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Revista chilena de historia natural

Print version ISSN 0716-078X


FEINSINGER, PETER. Research methodologies in applied and basic ecology: which am I following, and why?. Rev. chil. hist. nat. [online]. 2013, vol.86, n.4, pp.385-402. ISSN 0716-078X.

Ecologists and other field researchers usually formulate their studies according to one or another variant of the hypothetic-deductive scientific method. Their overt choice tends to be the rigorous methodology (here abbreviated HDM) proposed in part by Karl Popper and promoted by experimental ecologists, among others. Few field studies, however, succeed in meeting the rigorous criteria of the HDM. Frequently field scientists, basic or applied, end up consciously or unknowingly employing a "ghost" of the hypothetico-deductive method instead of the HDM proper. The only significant feature in common between the HDM and the various ghost methodologies is the use of the words "hypothesis" and "prediction". Isolated from the strict logic of the HDM, however, these terms lack definitions that are clear, consistent, rigorous, or useful to the design, process, and interpretation of the study itself. The lack of an integrated and coherent research methodology associated with the "ghost" hypothetico-deductive methods increases the risk that the investigator will fall into methodological, analytical, and logical traps during the field study and its interpretation. Alternative research methodologies include the Inquiry Cycle and, for management-related studies, the Applied Inquiry Cycle. The Inquiry Cycle deliberately eschews the use of the words "hypothesis" and "prediction". Instead, it emphasizes a rigorous and complete sequence of theoretical and practical steps. A step-by-step comparison among the three research methodologies (the HMD, a "benign" variant of the ghost methodologies, and the Inquiry Cycle) suggests that the Inquiry Cycle can provide field researchers with a research framework that is considerably more rigorous and complete for most field studies than the frequently employed ghost methodologies and considerably more realistic than the HDM.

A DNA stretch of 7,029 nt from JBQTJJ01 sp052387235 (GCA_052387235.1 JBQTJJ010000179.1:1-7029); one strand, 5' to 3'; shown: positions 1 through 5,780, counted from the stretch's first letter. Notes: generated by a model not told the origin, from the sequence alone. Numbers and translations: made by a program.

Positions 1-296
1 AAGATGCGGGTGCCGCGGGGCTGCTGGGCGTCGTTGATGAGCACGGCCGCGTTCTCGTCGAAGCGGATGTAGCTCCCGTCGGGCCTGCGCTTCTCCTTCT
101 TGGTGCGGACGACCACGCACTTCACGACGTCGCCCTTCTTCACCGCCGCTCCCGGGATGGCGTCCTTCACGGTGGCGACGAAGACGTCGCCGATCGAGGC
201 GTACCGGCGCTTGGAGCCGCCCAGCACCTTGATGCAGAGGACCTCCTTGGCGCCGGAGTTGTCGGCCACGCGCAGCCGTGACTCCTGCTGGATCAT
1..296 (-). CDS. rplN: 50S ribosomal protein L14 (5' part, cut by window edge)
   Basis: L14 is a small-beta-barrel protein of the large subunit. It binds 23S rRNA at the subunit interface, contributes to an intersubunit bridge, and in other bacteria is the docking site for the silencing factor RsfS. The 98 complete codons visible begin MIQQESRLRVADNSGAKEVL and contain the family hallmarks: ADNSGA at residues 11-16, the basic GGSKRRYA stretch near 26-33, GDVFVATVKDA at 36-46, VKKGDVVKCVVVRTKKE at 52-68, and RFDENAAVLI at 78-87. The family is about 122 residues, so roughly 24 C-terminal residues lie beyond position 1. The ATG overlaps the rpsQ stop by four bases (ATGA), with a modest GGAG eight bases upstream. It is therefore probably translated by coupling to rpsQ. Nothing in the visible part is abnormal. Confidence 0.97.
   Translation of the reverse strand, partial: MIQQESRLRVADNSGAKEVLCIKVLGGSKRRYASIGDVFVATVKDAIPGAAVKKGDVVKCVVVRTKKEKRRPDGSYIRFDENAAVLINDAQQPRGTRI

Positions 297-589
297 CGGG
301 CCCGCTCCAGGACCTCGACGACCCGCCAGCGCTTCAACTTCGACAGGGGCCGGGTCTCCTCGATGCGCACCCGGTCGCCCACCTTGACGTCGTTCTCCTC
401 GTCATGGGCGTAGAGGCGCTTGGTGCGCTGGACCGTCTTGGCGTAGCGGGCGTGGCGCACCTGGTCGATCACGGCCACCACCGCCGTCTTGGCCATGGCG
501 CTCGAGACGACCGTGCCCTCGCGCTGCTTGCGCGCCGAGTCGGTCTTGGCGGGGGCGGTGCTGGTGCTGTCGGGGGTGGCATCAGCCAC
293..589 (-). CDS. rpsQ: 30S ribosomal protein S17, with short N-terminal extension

Keywords : ghost hypothetico deductive methods; hypothesis; Inquiry Cycle; prediction; hypothetico deductive method.

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